Lower plate crust was indirectly sampled, and mixed with a juvenile mantle-derived component, during formation of the Kennack Gneiss (granitic facies) that has ɛNd (376 Ma) values of +0.7 to −3.0 and TDM model ages of 849–1266 Ma [82]; individual zircons range from 490 Ma to greater than 1700 Ma [69]. The Early Permian SW England granites also indirectly sample lower plate crust and have ɛNd (290 Ma) values of −4.7 to −7.1 and TDM model ages of 1271–1788 Ma [22]. The zircon data from the Kennack Gneiss indicate a significant Mesoproterozoic source component, typical of Avalonian basement [79] and the TDM model ages from both the Kennack Gneiss and SW England granites are compatible with this (dependent upon the proportion of admixed juvenile mantle-derived component). However, the age corrected ɛNd values for the Kennack Gneiss and, in particular, the SW England granites are rather more negative than typical Avalonian basement and overlap with values for Armorica/Saxothuringia [68].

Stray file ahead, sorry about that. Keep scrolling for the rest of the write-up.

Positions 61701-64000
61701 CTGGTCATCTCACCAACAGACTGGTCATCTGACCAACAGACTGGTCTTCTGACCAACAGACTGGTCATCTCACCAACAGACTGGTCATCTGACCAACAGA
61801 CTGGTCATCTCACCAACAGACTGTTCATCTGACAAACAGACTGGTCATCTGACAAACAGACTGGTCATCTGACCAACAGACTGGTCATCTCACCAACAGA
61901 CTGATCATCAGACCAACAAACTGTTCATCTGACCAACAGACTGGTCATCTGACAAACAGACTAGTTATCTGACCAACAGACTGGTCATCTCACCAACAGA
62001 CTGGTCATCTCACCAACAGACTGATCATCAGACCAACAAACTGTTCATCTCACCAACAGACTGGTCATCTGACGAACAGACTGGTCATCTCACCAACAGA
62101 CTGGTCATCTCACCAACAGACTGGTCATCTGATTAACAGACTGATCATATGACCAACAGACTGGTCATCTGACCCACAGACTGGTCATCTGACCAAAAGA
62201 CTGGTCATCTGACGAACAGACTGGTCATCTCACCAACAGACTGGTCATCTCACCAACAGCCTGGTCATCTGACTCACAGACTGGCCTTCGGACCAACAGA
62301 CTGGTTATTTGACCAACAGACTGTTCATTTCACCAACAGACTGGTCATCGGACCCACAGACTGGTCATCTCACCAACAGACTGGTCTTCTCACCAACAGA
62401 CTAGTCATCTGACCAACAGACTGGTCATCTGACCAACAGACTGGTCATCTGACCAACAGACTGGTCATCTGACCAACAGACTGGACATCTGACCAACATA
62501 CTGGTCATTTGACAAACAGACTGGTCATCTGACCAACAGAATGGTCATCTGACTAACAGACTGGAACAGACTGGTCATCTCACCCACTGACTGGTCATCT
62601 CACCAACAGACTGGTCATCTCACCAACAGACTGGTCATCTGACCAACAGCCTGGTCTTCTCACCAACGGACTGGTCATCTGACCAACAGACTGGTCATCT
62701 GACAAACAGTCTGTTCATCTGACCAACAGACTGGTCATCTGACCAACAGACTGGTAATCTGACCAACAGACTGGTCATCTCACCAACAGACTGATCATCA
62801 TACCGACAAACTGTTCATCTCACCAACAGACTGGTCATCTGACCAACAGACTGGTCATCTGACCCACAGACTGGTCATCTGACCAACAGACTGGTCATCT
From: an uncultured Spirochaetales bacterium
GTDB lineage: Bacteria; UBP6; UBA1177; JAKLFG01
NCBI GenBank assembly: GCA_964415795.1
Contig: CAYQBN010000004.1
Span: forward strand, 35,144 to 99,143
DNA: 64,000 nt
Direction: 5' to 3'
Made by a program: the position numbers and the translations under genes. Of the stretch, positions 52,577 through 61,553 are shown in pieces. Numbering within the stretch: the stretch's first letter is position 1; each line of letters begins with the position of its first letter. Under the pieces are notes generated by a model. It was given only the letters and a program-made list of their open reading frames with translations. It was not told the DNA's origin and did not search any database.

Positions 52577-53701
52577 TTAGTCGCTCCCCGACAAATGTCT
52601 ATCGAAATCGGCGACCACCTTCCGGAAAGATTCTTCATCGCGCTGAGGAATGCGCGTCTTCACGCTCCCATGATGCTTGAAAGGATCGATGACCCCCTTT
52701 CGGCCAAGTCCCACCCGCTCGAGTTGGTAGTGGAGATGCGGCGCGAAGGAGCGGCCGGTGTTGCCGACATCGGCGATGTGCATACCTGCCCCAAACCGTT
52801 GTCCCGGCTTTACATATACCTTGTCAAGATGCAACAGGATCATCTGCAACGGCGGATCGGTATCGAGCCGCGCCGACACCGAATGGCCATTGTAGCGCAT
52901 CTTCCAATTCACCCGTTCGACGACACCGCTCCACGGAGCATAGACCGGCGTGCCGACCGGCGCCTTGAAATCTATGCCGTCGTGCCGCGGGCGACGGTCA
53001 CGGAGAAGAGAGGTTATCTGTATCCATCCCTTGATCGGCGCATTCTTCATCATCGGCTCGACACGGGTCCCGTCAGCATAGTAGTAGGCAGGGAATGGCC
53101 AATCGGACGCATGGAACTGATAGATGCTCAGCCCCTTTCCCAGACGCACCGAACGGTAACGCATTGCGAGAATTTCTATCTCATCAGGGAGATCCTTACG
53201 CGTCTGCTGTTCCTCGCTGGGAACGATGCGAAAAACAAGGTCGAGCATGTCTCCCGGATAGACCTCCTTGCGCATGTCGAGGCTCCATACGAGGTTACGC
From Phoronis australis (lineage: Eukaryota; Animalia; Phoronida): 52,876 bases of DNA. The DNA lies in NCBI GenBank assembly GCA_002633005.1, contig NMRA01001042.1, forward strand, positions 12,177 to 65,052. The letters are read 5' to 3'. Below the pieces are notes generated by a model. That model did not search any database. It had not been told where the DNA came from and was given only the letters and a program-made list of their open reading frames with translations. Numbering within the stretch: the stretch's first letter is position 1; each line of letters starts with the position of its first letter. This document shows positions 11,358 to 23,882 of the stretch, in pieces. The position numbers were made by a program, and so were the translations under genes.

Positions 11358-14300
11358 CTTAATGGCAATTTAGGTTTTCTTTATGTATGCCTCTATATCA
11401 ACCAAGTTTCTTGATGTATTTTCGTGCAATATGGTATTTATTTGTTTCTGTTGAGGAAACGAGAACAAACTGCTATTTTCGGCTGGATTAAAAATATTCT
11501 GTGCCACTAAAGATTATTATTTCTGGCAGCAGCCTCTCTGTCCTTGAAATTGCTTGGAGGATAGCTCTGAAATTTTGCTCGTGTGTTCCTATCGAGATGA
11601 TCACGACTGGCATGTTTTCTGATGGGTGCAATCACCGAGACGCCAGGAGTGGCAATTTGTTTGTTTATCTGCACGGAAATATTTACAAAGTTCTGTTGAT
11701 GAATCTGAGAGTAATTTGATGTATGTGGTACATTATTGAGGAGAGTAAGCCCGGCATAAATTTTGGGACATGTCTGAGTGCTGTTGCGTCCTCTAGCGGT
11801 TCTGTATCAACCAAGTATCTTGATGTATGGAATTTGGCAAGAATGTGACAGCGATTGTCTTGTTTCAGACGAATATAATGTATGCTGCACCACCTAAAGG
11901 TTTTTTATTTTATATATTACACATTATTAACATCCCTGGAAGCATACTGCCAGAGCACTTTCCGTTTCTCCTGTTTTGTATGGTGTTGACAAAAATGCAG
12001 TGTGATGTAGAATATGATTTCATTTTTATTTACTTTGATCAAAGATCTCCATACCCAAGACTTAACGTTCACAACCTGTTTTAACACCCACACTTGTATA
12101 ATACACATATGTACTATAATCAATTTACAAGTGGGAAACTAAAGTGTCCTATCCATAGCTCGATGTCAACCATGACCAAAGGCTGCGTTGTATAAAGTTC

North and east of the Bristol Channel-Bray Fault, rocks of Avalonian affinity form most of the lower plate [38]. SW England occupies a similar position, north of the Rheic and/or Rhenohercynian suture(s), and hence also probably represents the southern margin of Avalonia. However, as no data unambiguously confirm the presence of Avalonian basement, a pre-Devonian origin as a separate Gondwana-derived terrane cannot be excluded [25].

6.2 What is the affinity of the upper plate (Normannian Terrane)?